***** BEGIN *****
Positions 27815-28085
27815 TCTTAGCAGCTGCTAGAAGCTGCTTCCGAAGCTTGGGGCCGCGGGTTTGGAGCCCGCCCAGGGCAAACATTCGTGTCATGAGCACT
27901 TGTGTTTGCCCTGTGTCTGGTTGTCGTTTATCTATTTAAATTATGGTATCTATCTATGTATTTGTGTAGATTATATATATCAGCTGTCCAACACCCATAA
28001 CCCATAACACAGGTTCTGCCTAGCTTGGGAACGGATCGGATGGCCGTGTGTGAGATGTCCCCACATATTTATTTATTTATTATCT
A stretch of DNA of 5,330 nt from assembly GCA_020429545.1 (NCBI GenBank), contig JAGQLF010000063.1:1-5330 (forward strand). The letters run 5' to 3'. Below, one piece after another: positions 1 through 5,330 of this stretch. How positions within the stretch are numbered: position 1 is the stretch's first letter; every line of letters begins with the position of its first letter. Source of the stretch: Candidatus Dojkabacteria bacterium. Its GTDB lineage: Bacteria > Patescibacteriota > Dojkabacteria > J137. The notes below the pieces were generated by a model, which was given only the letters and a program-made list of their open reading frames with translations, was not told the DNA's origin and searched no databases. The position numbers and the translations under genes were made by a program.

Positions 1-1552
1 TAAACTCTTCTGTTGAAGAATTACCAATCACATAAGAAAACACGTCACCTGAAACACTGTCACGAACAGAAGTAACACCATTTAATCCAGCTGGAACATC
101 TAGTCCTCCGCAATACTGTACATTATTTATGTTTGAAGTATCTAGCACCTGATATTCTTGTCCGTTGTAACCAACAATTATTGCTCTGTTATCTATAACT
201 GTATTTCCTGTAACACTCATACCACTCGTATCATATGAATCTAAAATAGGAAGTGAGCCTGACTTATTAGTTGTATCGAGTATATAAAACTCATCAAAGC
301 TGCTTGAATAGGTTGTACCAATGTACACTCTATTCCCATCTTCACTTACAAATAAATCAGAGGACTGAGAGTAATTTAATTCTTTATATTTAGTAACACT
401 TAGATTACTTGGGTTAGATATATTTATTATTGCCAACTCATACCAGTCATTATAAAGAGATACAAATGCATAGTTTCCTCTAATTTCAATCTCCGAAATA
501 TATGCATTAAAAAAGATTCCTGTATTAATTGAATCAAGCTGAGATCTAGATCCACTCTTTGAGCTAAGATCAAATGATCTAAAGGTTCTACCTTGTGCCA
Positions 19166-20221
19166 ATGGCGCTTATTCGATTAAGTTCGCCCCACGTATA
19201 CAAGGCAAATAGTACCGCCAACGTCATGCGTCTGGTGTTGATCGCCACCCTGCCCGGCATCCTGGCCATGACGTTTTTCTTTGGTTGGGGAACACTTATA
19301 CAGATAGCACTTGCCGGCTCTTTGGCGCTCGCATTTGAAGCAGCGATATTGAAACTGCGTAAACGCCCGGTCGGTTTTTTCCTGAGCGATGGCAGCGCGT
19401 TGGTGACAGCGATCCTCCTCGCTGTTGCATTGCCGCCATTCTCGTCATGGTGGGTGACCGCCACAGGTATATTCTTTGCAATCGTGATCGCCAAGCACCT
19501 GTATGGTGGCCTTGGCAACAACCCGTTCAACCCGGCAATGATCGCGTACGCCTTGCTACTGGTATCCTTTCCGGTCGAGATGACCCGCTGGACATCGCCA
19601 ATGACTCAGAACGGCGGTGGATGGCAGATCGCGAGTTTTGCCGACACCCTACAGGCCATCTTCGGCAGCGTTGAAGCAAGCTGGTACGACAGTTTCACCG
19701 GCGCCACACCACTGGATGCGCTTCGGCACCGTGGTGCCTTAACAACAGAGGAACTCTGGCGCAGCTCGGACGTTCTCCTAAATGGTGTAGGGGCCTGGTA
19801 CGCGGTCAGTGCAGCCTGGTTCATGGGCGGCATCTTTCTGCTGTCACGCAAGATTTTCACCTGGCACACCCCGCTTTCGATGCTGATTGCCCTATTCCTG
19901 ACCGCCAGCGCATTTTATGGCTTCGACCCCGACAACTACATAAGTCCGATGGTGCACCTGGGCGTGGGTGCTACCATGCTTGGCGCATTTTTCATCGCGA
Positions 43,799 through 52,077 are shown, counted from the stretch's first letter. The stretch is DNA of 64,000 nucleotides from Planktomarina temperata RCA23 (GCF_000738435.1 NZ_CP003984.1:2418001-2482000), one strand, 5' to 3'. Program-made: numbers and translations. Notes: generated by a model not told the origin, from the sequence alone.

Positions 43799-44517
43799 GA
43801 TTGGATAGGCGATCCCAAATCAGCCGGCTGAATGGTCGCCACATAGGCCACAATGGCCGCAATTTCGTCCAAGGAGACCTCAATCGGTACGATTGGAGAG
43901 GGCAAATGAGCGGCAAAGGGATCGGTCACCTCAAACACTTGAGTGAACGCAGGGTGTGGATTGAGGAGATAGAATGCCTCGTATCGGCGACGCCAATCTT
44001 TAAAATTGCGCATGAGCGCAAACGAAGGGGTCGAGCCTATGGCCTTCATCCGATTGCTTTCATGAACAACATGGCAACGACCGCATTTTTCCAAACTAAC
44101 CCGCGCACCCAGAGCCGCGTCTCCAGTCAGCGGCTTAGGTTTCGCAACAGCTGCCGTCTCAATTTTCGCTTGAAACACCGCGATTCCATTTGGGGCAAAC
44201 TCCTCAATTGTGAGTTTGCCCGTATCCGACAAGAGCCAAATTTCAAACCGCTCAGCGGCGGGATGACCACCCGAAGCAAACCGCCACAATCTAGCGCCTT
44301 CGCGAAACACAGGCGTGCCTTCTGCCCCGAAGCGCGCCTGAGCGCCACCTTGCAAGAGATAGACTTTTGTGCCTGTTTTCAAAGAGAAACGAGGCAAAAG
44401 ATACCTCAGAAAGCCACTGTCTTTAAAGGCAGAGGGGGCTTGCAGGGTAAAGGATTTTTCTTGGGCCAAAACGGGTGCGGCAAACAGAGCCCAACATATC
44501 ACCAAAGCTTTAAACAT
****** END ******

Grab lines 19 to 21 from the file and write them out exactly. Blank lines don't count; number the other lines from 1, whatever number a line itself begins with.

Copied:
19601 ATGACTCAGAACGGCGGTGGATGGCAGATCGCGAGTTTTGCCGACACCCTACAGGCCATCTTCGGCAGCGTTGAAGCAAGCTGGTACGACAGTTTCACCG
19701 GCGCCACACCACTGGATGCGCTTCGGCACCGTGGTGCCTTAACAACAGAGGAACTCTGGCGCAGCTCGGACGTTCTCCTAAATGGTGTAGGGGCCTGGTA
19801 CGCGGTCAGTGCAGCCTGGTTCATGGGCGGCATCTTTCTGCTGTCACGCAAGATTTTCACCTGGCACACCCCGCTTTCGATGCTGATTGCCCTATTCCTG